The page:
The 1994 built cruiseship has since docked in the Donegal port this morning.

Published in Cruise Liners

#StarWars - Tourism Ireland’s latest ad campaign for the Wild Atlantic Way has gone literally stratospheric, as RTÉ News reports.

Skellig Michael is front and centre in what Irish tourism chiefs are calling their ‘first space tourism campaign’, which saw a billboard sent more than 33km skywards on a weather balloon.

The brief clip aims to capitalise on the growing hype for the new Star Wars film The Last Jedi, in which the UNESCO World Heritage site features prominently.

It’s not the first time Tourism Ireland has pushed the Kerry coastal island as a destination for Star Wars fans, and visitor numbers have skyrocketed since it appeared at the end of the previous instalment in the film saga two years ago.

But The Last Jedi, which opens next week, is expected to boost interest in other parts of the Wild Atlantic Way, too, with various scenes shot in picturesque spots between Cork and Donegal.

Published in Island News
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Ireland's offshore islands

Around 30 of Ireland's offshore islands are inhabited and hold a wealth of cultural heritage.

A central Government objective is to ensure that sustainable vibrant communities continue to live on the islands.

Irish offshore islands FAQs

Technically, it is Ireland itself, as the third largest island in Europe.

Ireland is surrounded by approximately 80 islands of significant size, of which only about 20 are inhabited.

Achill island is the largest of the Irish isles with a coastline of almost 80 miles and has a population of 2,569.

The smallest inhabited offshore island is Inishfree, off Donegal.

The total voting population in the Republic's inhabited islands is just over 2,600 people, according to the Department of Housing.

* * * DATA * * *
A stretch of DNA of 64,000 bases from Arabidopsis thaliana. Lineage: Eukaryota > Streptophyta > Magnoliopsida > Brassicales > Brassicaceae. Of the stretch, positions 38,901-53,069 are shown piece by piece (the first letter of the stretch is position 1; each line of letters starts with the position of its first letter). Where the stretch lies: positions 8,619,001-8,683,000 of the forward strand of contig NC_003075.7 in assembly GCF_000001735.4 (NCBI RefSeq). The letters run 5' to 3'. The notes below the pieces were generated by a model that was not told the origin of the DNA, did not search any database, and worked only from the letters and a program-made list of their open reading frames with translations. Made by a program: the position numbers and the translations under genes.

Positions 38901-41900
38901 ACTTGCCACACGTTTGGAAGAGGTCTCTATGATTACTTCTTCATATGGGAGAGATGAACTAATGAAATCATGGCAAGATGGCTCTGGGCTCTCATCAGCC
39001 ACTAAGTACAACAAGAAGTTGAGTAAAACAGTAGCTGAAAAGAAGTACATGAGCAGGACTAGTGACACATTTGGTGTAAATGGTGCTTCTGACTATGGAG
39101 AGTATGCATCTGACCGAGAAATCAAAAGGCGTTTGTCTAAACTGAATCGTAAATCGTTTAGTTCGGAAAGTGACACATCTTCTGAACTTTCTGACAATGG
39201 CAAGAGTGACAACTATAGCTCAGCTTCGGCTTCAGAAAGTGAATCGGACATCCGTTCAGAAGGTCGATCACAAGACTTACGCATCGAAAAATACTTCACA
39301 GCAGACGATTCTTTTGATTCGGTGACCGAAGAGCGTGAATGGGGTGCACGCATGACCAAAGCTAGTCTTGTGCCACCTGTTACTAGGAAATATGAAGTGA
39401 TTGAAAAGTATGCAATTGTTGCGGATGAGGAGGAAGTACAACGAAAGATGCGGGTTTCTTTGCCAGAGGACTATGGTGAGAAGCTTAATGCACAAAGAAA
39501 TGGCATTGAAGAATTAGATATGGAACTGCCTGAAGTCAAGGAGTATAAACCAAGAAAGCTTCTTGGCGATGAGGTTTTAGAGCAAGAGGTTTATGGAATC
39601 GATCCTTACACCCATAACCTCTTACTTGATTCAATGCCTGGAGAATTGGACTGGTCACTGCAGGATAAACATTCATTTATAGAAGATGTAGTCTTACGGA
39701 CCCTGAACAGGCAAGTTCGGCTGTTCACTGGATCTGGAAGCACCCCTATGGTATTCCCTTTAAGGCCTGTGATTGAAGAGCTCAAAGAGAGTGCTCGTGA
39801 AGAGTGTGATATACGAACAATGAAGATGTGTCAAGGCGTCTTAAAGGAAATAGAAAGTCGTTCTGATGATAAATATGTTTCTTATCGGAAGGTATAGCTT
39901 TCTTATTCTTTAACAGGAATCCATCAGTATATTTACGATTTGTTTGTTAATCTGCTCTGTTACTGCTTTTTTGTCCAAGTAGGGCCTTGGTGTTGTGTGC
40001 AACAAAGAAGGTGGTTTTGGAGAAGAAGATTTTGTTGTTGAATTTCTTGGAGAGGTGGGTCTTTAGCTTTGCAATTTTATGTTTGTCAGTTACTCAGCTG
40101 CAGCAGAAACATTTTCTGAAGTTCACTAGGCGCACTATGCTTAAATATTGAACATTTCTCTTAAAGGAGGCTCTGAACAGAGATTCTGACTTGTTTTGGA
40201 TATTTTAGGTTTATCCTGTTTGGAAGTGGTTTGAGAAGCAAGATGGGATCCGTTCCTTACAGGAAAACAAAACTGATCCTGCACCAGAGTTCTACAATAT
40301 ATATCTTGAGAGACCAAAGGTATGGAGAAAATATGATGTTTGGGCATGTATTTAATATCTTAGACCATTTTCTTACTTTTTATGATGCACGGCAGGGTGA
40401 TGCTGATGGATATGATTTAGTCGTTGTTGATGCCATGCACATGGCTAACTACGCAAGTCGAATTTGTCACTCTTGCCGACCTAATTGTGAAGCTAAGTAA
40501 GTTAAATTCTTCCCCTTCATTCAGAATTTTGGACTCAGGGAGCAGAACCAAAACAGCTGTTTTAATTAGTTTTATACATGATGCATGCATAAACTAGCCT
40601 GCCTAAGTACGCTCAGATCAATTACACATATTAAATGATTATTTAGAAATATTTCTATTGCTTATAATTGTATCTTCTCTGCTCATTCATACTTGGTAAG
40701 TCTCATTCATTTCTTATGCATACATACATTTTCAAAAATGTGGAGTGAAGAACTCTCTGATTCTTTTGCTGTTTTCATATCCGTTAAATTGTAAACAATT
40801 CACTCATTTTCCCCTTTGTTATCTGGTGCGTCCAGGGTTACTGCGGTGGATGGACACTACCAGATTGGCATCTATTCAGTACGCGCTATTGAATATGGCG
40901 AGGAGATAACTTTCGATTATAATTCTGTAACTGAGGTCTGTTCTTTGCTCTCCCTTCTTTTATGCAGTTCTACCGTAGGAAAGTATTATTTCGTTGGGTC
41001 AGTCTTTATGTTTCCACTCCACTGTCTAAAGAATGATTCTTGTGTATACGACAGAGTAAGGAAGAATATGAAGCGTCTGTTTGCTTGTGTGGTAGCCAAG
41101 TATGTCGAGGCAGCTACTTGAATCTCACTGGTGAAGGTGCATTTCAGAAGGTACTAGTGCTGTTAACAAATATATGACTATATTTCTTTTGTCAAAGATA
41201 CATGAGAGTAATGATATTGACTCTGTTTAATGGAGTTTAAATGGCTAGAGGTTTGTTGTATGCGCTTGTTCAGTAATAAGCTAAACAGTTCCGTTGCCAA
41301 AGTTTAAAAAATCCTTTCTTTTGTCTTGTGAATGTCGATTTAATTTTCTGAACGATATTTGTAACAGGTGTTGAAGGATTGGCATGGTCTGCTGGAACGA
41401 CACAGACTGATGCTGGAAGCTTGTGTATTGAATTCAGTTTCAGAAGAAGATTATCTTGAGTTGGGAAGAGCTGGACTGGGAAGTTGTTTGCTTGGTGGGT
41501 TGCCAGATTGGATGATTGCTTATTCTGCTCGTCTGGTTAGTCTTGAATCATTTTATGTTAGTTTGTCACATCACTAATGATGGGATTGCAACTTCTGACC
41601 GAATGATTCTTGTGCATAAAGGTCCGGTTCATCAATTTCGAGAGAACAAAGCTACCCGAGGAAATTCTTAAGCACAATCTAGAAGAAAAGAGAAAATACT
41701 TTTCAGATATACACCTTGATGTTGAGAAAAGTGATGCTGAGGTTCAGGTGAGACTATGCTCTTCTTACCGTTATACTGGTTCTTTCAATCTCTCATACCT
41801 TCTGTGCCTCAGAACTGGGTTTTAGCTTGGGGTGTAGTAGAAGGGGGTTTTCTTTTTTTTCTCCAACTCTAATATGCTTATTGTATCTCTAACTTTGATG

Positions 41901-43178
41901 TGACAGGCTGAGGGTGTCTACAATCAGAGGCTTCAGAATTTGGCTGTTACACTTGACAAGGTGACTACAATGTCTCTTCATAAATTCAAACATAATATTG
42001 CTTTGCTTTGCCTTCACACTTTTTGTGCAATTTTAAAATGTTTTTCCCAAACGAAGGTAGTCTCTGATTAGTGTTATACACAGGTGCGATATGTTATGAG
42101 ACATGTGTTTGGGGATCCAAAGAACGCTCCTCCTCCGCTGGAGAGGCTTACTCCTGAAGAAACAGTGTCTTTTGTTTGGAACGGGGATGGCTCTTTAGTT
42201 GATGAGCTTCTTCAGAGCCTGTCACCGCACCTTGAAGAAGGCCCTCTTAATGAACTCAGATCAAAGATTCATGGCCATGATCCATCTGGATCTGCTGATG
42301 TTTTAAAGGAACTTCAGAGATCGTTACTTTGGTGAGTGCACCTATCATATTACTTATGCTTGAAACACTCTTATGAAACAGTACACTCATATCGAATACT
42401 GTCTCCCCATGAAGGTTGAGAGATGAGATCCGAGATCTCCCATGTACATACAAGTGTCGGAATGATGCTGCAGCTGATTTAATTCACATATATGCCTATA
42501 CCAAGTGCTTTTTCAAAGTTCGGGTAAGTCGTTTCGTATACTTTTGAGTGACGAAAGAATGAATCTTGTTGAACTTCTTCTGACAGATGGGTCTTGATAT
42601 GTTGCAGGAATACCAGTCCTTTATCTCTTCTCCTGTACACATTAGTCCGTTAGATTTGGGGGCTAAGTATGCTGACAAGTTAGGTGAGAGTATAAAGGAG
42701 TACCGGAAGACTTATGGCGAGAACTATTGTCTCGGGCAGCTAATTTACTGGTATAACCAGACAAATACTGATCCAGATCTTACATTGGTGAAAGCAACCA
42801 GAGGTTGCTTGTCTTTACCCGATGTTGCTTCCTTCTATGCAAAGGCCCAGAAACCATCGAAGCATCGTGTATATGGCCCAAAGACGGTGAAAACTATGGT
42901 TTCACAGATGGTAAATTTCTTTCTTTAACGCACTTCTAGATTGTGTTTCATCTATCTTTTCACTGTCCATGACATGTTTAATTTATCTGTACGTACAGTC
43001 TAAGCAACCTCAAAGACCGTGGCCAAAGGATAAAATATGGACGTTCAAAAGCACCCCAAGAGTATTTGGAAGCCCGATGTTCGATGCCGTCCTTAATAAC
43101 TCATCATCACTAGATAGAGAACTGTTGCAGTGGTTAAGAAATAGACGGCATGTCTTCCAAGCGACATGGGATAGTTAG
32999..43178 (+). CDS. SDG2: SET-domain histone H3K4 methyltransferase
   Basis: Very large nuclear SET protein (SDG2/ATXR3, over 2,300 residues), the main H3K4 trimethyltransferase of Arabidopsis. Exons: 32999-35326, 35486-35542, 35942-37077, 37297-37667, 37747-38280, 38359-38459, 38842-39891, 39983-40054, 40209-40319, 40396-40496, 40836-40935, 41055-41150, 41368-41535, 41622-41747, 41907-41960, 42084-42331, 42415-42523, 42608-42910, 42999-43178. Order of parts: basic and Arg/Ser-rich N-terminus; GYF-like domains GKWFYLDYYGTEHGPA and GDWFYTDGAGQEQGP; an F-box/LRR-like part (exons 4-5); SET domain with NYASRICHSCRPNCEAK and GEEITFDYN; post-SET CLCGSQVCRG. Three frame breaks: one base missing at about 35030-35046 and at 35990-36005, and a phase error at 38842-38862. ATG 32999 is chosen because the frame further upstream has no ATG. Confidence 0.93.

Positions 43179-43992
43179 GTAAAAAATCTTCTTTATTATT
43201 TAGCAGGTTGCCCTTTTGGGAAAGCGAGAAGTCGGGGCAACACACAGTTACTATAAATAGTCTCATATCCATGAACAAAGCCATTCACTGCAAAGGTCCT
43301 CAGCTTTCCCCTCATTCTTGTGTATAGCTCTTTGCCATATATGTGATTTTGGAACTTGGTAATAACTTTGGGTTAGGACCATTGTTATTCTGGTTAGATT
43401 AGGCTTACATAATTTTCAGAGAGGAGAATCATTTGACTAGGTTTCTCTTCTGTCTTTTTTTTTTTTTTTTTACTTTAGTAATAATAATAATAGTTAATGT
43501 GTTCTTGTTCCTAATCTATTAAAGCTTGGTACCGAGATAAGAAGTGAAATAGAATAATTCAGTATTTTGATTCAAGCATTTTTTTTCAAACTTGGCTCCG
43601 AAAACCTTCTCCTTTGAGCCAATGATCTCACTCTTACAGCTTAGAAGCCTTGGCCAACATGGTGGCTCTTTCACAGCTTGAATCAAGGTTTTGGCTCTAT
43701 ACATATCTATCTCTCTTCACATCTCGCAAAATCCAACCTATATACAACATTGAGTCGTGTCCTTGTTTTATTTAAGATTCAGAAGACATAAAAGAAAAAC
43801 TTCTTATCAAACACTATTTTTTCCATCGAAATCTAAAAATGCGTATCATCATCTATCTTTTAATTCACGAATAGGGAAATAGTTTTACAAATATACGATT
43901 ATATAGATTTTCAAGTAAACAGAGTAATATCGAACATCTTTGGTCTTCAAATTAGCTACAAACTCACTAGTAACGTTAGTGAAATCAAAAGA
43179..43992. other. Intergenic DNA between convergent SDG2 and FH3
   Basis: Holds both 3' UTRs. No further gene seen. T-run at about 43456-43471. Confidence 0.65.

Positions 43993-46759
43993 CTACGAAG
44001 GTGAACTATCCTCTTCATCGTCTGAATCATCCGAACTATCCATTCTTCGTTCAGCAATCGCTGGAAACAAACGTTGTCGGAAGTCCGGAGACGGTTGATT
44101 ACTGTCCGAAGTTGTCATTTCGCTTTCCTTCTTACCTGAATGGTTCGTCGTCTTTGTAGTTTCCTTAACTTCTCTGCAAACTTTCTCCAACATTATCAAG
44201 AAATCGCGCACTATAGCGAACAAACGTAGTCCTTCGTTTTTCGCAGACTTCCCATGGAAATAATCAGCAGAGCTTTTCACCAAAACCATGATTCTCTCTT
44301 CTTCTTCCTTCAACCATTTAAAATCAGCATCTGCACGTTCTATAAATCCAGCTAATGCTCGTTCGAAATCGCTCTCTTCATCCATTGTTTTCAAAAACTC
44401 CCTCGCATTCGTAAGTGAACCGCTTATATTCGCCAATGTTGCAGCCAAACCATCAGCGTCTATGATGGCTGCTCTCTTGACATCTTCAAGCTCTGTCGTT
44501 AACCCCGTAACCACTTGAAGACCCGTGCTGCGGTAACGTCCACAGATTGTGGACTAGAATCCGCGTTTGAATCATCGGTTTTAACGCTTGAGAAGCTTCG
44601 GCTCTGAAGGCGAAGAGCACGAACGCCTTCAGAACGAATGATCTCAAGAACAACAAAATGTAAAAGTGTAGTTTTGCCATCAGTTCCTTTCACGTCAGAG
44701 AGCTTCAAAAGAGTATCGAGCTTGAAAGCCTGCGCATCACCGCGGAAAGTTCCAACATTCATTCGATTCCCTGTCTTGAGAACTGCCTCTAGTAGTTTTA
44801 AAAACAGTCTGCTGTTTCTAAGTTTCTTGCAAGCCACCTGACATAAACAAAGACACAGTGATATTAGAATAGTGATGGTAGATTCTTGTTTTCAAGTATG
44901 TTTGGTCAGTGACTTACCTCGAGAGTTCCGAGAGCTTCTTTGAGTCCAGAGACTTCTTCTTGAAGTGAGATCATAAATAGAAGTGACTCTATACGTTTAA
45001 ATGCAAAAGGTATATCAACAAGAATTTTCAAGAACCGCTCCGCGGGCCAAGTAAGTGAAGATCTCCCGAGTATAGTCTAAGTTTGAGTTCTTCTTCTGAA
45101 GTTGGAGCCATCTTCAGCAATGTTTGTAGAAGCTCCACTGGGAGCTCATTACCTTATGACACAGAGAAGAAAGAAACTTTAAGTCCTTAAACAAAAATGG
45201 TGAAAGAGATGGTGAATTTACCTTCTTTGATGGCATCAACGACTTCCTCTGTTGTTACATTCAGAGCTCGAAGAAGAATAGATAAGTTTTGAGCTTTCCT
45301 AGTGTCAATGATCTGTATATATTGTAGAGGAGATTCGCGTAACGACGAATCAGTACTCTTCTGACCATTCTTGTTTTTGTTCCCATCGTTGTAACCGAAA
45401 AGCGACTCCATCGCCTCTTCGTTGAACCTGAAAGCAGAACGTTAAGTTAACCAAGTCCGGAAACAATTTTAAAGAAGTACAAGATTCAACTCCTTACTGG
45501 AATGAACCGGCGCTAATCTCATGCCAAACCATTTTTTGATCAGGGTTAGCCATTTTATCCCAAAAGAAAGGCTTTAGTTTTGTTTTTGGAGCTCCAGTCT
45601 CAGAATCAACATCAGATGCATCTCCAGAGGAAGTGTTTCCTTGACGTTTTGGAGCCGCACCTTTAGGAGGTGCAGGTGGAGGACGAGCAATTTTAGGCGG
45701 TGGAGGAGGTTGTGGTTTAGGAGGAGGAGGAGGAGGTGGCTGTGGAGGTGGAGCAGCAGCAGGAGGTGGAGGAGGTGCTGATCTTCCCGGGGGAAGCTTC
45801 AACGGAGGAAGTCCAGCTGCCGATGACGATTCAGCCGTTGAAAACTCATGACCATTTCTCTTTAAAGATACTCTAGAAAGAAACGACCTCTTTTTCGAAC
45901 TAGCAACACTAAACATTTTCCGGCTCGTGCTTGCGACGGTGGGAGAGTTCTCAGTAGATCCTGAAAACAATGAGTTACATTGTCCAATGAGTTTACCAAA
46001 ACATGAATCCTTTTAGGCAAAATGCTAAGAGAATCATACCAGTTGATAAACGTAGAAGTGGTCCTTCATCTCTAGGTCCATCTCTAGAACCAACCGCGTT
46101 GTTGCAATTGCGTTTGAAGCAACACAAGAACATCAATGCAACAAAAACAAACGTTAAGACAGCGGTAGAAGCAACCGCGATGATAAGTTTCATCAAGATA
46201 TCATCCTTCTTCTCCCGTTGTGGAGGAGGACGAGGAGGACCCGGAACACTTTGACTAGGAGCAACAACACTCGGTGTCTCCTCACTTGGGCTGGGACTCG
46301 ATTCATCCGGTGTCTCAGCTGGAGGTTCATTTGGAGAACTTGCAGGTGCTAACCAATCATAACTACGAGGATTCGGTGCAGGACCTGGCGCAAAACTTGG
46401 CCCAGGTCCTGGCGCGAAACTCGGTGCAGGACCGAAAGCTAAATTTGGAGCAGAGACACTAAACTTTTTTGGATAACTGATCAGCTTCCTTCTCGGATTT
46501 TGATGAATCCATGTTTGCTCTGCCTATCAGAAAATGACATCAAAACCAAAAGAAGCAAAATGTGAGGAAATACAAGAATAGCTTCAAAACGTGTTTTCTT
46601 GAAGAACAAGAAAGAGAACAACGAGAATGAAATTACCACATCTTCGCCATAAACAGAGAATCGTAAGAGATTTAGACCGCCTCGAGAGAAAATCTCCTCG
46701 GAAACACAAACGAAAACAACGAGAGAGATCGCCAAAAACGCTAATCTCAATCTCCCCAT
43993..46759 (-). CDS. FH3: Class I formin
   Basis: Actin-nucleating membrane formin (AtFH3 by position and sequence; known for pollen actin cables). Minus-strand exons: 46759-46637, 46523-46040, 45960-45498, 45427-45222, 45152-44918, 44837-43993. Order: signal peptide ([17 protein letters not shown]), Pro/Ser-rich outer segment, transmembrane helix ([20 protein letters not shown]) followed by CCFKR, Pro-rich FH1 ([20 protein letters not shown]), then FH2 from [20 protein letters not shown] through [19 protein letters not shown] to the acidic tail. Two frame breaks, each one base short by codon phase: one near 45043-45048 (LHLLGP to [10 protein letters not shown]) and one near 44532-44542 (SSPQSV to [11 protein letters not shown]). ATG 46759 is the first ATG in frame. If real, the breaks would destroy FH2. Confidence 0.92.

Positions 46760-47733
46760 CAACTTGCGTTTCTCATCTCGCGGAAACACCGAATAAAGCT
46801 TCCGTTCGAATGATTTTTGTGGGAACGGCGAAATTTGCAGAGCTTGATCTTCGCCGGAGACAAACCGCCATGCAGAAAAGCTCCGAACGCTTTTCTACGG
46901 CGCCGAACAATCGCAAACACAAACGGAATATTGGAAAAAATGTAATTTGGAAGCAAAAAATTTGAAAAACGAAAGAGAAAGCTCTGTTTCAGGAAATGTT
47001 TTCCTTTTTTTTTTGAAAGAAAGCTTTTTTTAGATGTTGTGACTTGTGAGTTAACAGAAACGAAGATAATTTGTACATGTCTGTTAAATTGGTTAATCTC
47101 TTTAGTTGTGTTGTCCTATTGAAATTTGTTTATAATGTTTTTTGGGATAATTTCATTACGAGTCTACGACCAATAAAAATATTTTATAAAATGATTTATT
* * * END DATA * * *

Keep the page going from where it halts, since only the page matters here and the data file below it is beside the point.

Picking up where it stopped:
Starting with west Cork, and giving voting register numbers as of 2020, here you go - Bere island (177), Cape Clear island (131),Dursey island (6), Hare island (29), Whiddy island (26), Long island, Schull (16), Sherkin island (95). The Galway islands are Inis Mór (675), Inis Meáin (148), Inis Oírr (210), Inishbofin (183). The Donegal islands are Arranmore (513), Gola (30), Inishboffin (63), Inishfree (4), Tory (140). The Mayo islands, apart from Achill which is connected by a bridge, are Clare island (116), Inishbiggle (25) and Inishturk (52).

No, the Gaeltacht islands are the Donegal islands, three of the four Galway islands (Inishbofin, like Clifden, is English-speaking primarily), and Cape Clear or Oileán Chléire in west Cork.

Lack of a pier was one of the main factors in the evacuation of a number of islands, the best known being the Blasket islands off Kerry, which were evacuated in November 1953. There are now three cottages available to rent on the Great Blasket island.

In the early 20th century, scholars visited the Great Blasket to learn Irish and to collect folklore and they encouraged the islanders to record their life stories in their native tongue. The three best known island books are An tOileánach (The Islandman) by Tomás Ó Criomhthain, Peig by Peig Sayers, and Fiche Blian ag Fás (Twenty Years A-Growing) by Muiris Ó Súilleabháin. Former taoiseach Charles J Haughey also kept a residence on his island, Inishvickillaune, which is one of the smaller and less accessible Blasket islands.